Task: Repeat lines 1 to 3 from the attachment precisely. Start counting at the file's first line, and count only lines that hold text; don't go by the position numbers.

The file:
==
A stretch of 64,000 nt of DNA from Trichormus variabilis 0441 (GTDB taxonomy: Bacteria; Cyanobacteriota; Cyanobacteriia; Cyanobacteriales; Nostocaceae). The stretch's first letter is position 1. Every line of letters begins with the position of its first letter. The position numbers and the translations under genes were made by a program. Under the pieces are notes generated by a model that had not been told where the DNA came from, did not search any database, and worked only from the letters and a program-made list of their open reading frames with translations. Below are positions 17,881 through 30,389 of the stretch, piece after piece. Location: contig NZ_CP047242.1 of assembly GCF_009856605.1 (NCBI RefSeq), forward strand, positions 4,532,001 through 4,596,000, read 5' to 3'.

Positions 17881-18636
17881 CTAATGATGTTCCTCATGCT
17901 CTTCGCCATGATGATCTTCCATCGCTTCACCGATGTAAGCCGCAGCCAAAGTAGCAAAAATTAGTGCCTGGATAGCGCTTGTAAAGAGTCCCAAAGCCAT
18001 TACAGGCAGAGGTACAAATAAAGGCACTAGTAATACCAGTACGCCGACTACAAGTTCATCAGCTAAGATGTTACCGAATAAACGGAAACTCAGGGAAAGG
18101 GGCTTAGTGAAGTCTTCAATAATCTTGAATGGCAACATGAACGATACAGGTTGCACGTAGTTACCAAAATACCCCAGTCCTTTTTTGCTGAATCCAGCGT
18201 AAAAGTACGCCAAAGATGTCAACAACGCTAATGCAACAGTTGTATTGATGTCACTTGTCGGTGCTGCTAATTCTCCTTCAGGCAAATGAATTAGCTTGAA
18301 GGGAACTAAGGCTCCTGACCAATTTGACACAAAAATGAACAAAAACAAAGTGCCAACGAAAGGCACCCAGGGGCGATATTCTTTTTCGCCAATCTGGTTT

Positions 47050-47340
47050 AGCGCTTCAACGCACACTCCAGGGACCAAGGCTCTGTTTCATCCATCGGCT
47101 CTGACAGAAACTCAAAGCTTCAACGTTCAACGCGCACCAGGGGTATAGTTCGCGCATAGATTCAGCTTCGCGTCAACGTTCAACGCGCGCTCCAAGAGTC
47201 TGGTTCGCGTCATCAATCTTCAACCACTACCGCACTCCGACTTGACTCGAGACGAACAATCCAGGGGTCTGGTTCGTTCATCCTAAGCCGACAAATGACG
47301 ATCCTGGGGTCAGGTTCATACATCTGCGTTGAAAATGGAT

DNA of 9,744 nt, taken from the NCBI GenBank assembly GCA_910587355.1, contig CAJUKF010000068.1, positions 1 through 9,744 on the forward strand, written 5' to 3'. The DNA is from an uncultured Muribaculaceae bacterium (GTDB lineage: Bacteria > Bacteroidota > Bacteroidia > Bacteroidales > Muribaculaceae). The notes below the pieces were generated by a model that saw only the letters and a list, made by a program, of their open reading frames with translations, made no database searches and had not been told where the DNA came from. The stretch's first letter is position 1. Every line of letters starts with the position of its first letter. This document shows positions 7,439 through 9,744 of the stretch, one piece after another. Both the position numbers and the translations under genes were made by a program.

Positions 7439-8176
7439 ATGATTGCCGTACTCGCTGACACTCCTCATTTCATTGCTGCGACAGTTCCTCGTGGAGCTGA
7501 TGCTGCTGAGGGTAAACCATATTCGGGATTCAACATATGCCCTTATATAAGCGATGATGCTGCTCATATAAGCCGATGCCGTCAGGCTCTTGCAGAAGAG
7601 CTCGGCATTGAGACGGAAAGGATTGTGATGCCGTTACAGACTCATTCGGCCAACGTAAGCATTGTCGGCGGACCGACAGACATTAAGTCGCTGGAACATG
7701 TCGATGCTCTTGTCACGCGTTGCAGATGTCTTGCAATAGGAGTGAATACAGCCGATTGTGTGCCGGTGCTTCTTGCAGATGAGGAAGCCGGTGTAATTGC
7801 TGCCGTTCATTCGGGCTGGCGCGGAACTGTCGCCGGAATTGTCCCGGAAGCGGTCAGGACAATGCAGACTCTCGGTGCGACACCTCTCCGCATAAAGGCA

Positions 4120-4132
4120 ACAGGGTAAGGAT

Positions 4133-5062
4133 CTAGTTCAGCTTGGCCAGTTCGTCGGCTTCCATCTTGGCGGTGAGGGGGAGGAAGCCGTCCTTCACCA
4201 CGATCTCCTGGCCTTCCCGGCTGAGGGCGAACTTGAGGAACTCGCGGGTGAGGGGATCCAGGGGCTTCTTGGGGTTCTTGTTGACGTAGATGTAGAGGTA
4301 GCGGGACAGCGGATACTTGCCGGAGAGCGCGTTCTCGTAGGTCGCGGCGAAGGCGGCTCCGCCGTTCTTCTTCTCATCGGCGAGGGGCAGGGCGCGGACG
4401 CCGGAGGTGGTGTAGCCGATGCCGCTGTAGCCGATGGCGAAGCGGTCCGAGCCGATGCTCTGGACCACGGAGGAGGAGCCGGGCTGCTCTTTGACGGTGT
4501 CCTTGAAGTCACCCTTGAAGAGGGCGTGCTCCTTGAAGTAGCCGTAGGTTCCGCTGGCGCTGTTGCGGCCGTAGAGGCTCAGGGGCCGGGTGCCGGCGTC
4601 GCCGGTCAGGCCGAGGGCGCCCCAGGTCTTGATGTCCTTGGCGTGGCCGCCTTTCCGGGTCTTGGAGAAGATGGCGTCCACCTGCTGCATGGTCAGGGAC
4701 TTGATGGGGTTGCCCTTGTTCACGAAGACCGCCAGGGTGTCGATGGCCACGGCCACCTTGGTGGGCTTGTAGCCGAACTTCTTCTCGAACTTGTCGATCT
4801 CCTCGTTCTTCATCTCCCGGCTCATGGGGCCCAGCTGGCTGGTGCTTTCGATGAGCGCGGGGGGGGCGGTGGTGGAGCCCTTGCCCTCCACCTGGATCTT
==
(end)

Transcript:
A stretch of 64,000 nt of DNA from Trichormus variabilis 0441 (GTDB taxonomy: Bacteria; Cyanobacteriota; Cyanobacteriia; Cyanobacteriales; Nostocaceae). The stretch's first letter is position 1. Every line of letters begins with the position of its first letter. The position numbers and the translations under genes were made by a program. Under the pieces are notes generated by a model that had not been told where the DNA came from, did not search any database, and worked only from the letters and a program-made list of their open reading frames with translations. Below are positions 17,881 through 30,389 of the stretch, piece after piece. Location: contig NZ_CP047242.1 of assembly GCF_009856605.1 (NCBI RefSeq), forward strand, positions 4,532,001 through 4,596,000, read 5' to 3'.

Positions 17881-18636
17881 CTAATGATGTTCCTCATGCT